Olavus Petri

The following article is from The Great Soviet Encyclopedia (1979). It might be outdated or ideologically biased.

Petri, Olavus


Born Jan. 6, 1493, in Örebro; died Apr. 19, 1552, in Stockholm. Swedish Reformation figure and writer. Son of a blacksmith. Brother of L. Petri.

O. Petri studied at the University of Wittenberg from 1516 to 1518 and became a follower of Luther. As a canon in Strängnäs in 1520 and a priest in Stockholm from 1524, he was the first in Sweden to preach the ideas of the Reformation in the spirit of Lutheranism. He was royal chancellor from 1531 to 1533.

Petri translated the New Testament into Swedish in 1526 and published the book of Protestant psalms Swedish Songs in 1530 (enlarged edition, 1536). For his disagreements with the king over the implementation of the Reformation and for his bold writings (including Swedish Chronicle, covering up to 1520, written 1531-33, and published in 1860), Petri was condemned to death in 1540. However, the sentence was commuted to a fine.

Petri’s conflict with the authorities is re-created in A. Strind-berg’s drama Master Olaf (1872). In 1550, Petri wrote the first dramatic work in Swedish, The Comedy of Tobias.


Samlade skrifter, vols. 1-4. Stockholm, 1914-17.


Schück, H. Olavus Petri, 4th ed. Stockholm, 1922.
Murray, R. Olavus Petri, 2nd ed. Stockholm, 1952.


The Great Soviet Encyclopedia, 3rd Edition (1970-1979). © 2010 The Gale Group, Inc. All rights reserved.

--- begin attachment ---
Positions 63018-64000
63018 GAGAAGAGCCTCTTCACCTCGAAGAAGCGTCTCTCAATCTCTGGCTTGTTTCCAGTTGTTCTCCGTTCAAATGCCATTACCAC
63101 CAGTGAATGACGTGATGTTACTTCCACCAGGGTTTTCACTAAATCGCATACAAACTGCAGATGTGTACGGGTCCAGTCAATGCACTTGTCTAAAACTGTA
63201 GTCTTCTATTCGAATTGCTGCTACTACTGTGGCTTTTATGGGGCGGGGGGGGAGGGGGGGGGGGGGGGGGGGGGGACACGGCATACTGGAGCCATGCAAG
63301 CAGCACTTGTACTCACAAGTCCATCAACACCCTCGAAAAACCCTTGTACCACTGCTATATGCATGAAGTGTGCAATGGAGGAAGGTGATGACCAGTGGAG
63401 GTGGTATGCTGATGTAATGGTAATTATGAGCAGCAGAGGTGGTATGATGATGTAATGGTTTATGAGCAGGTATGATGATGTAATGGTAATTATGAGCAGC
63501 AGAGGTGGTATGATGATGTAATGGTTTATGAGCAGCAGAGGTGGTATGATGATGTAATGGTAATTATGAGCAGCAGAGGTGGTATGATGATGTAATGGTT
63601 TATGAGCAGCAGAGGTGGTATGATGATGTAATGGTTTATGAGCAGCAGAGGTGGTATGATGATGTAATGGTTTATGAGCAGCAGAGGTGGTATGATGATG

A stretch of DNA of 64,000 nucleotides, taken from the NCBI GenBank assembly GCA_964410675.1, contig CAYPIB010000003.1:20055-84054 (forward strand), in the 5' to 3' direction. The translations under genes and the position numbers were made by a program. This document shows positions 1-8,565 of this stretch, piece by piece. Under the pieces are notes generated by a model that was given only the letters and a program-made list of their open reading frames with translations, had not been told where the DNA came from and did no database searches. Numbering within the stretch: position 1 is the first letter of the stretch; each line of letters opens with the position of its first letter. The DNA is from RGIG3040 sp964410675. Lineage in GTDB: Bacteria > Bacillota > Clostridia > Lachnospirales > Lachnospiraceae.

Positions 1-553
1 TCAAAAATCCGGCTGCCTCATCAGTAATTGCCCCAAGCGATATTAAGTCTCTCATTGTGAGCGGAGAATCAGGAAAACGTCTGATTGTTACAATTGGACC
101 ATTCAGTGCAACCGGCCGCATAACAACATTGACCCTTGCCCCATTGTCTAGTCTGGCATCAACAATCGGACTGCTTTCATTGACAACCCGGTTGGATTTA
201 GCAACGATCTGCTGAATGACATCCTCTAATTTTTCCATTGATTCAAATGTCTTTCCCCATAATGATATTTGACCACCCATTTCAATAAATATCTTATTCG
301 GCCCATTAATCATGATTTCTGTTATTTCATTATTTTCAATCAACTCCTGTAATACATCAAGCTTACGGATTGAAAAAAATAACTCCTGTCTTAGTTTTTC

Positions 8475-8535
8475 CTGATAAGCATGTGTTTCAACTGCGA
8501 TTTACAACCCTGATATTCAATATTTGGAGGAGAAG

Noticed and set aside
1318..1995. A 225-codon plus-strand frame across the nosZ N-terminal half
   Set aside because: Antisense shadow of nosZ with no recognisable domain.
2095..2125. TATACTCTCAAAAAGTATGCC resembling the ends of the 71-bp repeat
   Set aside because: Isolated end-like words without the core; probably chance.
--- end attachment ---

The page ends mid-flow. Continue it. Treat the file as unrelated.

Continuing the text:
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References in periodicals archive ?
Conrad Bergendoff wrote the definitive book in English on the Reformation in Sweden, called Olavus Petri and the Ecclesiastical Transformation in Sweden, published in 1928, and reprinted in 1965.
(69) The pattern of the Sunday morning liturgy had been set by Olavus Petri, (70) whose order of service appeared for the first time in 1531.
(64.) Conrad Bergendoff, Olavus Petri and the Ecclesiastical Transformation in Sweden (New York: Macmillan, 1928; reprinted, Philadelphia: Fortress Press, 1965).
(70.) For a discussion of his liturgical works, see chapter 5 ("The Liturgical Works") in Conrad Bergendoff, Olavus Petri and the Ecclesiastical Transformation in Sweden (New York: Macmillan, 1928), 147-177.
Consequently, the folk churches are generally treated as the established Lutheran bodies, with little attention historically to free church movements of renewal (no mention, for example, of Carl Olof Rosenius, who never left the Church of Sweden and is generally regarded the most influential person in the Swedish church after the reformer Olavus Petri), to the contemporary pluralistic expressions of church life in immigrant groups since the 1960s, or to the fastest growing dimensions of Pentecostal and charismatic parachurch groups (which do receive some indirect attention).